“Naloxone saves lives and our first priority with our work is to save lives,” Milstein said.
“We already distribute a lot of naloxone to community members, we have to shake the couch cushions to find the money for that,” said deputy director at Ledge Light Health District and co-leader of the city’s Overdose Action Team, Jennifer Muggeo. “So this allocation really makes a big difference in our ability to saturate our community with naloxone.”
New London’s Overdose Action Team, which was established in 2016, is part of the city's Health Improvement Collaborative efforts.
The team uses a harm-reduction model to assist people. Team members, also called navigators, focus on going out into the community to talk with others and spread the word about their services. They focus on helping people with substance use disorders find treatment and other resources when they are ready to receive treatment.
“Our navigators are the most extraordinary people and have really helped so many people get the treatment that they need and so many other supports and services,” Milstein said.
Many navigators also have lived experience like Rios.
“Even though we [the navigators] may not be active in addiction, we still speak their [community members with substance use disorder] language,” Rios said. “That is what keeps our relationship with our participants.”
More money on the way
Milstein said both the city and members of the Overdose Action Team want to do more but can only achieve so much with the first round of money.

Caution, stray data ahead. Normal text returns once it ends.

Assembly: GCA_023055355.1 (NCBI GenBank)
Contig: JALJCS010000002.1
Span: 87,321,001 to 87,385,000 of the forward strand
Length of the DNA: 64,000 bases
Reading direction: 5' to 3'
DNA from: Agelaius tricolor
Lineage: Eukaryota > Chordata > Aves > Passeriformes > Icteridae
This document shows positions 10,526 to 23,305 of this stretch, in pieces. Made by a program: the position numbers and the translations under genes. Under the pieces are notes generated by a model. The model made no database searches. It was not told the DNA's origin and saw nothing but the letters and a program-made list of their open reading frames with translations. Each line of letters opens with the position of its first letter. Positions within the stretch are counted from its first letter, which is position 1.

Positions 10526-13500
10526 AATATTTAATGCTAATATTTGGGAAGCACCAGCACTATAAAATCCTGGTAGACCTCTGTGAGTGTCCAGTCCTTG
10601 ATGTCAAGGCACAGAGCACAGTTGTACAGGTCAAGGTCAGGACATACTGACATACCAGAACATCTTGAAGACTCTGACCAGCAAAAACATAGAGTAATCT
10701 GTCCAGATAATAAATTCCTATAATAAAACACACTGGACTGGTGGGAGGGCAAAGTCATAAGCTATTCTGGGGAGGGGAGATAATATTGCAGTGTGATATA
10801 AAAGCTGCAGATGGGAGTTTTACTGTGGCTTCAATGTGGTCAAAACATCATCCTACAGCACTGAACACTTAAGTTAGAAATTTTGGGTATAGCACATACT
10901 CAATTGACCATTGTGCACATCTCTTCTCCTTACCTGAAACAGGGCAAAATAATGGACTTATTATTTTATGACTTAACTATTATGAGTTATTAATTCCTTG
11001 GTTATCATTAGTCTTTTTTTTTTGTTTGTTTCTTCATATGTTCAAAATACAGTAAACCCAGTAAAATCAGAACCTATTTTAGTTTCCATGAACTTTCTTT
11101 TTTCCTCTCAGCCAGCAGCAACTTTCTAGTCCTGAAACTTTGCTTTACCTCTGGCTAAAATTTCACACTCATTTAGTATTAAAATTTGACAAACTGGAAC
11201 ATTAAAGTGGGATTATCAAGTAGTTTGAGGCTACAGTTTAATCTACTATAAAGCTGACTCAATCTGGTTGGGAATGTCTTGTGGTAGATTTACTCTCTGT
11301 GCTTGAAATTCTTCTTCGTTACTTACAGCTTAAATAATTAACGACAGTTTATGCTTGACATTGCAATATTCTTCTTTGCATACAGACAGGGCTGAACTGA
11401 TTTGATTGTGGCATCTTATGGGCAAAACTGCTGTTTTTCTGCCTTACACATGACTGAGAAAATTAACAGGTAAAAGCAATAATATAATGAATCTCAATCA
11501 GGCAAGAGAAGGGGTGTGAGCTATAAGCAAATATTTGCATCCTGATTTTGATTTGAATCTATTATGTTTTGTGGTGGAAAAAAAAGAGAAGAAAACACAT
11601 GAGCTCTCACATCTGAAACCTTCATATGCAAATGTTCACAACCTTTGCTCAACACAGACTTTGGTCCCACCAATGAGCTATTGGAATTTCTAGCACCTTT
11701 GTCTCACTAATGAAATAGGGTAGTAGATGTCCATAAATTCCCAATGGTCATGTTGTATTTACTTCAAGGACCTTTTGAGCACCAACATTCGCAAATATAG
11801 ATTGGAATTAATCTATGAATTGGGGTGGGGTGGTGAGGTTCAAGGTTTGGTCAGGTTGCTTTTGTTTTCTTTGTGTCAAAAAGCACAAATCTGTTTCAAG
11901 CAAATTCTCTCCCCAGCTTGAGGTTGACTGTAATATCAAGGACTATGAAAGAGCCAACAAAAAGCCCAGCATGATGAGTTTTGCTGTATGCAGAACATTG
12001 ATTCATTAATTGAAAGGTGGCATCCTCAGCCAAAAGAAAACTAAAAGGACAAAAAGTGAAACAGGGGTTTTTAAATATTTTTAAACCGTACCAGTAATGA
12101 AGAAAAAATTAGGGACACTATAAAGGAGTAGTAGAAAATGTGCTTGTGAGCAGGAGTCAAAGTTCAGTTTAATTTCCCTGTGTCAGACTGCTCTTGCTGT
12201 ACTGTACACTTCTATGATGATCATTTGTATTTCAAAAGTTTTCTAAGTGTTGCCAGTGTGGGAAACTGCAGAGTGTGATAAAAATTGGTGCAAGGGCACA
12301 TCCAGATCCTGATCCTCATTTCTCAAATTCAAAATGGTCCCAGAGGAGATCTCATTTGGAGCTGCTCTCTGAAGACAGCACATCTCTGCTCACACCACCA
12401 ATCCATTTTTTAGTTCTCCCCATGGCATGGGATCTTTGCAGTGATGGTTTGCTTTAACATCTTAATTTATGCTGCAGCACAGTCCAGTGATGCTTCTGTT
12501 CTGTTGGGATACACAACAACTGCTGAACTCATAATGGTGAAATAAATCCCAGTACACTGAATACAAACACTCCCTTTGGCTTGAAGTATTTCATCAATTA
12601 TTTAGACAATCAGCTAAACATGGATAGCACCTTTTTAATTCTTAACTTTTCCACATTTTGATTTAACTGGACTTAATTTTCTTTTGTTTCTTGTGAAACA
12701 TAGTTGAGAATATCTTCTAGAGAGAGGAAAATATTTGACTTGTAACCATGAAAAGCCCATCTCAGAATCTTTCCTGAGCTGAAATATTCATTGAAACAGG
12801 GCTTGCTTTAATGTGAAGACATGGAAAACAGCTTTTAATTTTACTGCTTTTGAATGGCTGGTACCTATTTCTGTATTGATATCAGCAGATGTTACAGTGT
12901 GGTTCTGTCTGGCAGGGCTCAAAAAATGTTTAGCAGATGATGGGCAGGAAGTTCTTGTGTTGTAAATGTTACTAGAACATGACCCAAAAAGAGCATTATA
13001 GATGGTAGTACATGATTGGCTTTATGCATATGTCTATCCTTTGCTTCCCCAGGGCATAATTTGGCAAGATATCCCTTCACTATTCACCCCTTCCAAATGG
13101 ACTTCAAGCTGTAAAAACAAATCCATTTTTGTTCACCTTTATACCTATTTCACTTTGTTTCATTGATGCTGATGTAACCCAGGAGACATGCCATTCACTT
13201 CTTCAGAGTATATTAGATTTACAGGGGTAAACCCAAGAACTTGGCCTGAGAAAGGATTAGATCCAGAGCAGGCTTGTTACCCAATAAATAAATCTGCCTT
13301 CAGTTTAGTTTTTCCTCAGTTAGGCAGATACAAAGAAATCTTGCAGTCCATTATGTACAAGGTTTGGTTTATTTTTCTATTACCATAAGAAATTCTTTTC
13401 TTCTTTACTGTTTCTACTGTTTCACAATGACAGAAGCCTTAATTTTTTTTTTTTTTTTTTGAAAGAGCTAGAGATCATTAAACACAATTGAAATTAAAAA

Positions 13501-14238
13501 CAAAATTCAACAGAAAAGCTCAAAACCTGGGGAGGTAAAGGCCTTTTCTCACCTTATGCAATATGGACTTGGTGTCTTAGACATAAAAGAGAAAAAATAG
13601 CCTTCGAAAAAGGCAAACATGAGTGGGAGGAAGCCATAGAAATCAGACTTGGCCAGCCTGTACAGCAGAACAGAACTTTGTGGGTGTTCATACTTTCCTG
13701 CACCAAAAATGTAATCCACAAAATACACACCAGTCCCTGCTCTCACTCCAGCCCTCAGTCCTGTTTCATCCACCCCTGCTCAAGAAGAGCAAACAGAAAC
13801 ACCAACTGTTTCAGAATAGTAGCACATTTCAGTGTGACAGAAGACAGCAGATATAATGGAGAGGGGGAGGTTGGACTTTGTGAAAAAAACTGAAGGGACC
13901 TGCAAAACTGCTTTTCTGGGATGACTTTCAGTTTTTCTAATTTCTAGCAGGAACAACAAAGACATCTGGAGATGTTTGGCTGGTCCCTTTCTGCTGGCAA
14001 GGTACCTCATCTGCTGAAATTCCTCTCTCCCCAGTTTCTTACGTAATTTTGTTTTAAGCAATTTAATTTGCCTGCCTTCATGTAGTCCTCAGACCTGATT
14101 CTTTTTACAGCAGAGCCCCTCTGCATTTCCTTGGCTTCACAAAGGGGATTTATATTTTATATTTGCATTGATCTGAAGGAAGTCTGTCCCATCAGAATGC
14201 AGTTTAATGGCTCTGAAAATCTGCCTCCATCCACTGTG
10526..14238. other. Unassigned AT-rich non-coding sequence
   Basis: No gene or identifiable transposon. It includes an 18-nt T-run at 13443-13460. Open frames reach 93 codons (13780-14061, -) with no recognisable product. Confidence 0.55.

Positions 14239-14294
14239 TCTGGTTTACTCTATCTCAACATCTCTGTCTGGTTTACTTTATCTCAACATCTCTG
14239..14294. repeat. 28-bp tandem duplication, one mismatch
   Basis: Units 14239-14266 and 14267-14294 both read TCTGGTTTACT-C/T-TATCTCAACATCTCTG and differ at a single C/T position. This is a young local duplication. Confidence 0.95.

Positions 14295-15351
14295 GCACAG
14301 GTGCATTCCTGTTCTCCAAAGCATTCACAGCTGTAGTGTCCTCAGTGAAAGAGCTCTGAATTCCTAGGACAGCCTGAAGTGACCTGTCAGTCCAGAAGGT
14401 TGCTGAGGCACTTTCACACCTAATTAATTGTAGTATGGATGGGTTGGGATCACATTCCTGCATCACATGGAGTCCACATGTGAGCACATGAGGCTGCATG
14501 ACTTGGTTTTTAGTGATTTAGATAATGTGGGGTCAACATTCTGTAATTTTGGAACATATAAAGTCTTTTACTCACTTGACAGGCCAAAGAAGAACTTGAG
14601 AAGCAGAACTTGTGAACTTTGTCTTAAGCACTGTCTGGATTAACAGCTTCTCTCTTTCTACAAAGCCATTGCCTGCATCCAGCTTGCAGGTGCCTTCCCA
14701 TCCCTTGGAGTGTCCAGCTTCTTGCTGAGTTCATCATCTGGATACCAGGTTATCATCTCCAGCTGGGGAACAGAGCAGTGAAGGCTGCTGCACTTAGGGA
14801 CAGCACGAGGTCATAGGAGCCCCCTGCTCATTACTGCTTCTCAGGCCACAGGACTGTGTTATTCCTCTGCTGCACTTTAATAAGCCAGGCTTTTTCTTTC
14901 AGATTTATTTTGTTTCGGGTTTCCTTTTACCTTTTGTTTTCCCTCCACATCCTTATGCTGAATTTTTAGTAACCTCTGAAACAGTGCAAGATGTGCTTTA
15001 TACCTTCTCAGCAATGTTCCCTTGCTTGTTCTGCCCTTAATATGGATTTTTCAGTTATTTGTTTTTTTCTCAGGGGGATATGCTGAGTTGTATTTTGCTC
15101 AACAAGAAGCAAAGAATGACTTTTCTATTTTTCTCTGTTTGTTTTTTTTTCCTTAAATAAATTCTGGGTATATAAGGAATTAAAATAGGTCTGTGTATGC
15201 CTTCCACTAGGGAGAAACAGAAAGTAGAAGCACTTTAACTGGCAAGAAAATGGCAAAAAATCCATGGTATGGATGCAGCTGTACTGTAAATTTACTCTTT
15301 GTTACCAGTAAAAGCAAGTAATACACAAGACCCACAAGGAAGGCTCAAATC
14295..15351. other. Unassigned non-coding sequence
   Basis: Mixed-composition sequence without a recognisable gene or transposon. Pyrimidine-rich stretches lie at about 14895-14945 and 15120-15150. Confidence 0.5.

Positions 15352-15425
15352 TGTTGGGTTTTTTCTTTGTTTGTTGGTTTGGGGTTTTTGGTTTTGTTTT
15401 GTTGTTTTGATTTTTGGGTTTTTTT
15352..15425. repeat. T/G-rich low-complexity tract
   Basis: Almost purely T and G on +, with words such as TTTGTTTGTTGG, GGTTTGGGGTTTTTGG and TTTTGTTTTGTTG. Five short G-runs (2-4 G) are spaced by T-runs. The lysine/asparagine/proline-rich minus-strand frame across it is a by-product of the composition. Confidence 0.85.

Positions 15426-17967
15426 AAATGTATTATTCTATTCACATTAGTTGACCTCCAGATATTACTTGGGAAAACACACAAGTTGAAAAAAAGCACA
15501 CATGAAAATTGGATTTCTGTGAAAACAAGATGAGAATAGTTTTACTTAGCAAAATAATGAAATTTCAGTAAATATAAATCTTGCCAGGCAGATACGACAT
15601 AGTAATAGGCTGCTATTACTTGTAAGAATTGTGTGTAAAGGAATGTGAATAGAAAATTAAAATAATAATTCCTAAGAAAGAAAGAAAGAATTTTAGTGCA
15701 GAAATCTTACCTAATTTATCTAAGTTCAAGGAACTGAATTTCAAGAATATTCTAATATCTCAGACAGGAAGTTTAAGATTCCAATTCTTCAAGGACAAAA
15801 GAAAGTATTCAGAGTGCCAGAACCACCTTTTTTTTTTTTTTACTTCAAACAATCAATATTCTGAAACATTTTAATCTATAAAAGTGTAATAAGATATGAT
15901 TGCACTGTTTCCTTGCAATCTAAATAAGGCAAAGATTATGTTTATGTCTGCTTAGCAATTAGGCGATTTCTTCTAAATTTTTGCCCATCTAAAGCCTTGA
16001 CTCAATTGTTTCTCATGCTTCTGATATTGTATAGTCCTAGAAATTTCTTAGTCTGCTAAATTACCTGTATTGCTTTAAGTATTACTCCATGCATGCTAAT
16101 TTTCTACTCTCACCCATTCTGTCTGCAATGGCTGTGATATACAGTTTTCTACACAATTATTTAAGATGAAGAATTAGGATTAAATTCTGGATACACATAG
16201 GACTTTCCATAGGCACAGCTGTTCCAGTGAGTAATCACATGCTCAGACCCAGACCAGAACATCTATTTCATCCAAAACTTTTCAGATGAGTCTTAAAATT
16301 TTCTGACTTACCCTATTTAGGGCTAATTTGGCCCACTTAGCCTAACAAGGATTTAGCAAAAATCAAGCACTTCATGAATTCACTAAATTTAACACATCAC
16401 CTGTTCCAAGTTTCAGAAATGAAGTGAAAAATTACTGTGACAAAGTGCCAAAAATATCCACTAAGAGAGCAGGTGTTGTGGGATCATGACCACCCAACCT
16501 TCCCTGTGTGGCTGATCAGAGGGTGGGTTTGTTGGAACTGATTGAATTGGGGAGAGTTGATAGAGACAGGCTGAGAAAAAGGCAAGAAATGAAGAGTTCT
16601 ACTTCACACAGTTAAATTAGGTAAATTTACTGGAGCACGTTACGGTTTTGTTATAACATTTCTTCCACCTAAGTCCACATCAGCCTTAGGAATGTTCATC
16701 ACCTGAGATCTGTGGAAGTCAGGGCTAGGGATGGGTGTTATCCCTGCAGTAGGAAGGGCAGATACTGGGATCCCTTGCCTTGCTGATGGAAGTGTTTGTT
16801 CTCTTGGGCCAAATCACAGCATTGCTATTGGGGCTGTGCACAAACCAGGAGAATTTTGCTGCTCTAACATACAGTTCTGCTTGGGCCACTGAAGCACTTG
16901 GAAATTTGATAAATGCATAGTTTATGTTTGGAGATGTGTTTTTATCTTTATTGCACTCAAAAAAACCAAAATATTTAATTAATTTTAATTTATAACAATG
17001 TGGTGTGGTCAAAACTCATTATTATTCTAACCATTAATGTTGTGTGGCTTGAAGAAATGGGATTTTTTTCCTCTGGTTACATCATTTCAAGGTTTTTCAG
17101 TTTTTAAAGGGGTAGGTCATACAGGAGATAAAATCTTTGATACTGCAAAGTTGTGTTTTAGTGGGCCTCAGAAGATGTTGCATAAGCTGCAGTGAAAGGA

“We have other plans, assuming we will have large amounts of money,” she said. “We can talk about systemic issues, big picture issues, the kind of infrastructure we have in place, our model, our values [and] the language we use.”
There is little known about the Opioid Advisory Committee because the state is still in the early process of appointing members to the committee. The Department of Mental Health and Addiction Services will help the committee make decisions on how much each town or city should receive.
Governor Ned Lamont signed a bill during the last legislative session that required all of the settlement money from the lawsuit to go directly to efforts in fighting the opioid epidemic. All cities and towns must use their portions accordingly.
Other cities are also deciding what they are going to do with their portion of the settlement.
Waterbury officials said they are working closely with the city's health department to determine how to spend their share. Waterbury will receive $73,000 during the first round of funding.
“We plan to use those funds for the purchase of Narcan and fentanyl test strips for our Warm Hand Off Program," said director of health in Waterbury Aisling McGuckin, said in a statement. The Warm Hand Off Program helps those with addictions find treatment.
New Haven officials said it is too early to know how much the state will allocate to their city, or how they will use it. Dr. Mehul Dalal, New Haven’s community services administrator, said the city experiences many overdose deaths and is looking to put the money toward data-driven approaches to fighting the epidemic.
According to Lenny Speiller, New Haven’s director of communications, there have been 56 fatal overdoses so far this year. Last year, there were 118. New Haven residents also entered an emergency department for a suspected overdose 633 times this year.
“The problem, at least in New Haven, is that many of the folks who are having overdoses and dying from overdoses have not been engaged in treatment or do not want to engage in treatment yet,” Dalal said. “I think we could still offer services to them so that they stay in the pipeline towards treatment.”
Hartford officials said they are still waiting to hear how much money will be allocated to the city, and will decide how to spend it after they get that information.
Rios is still worried for the future. She said the team is seeing more overdose deaths than ever before because of fentanyl-laced heroin.
“We're watching these people die because fentanyl is ultimately going to kill you if you don't stop,” Rios said. “Fentanyl has changed the game of addiction and the amount of people that we've lost and we're going to continue to lose.”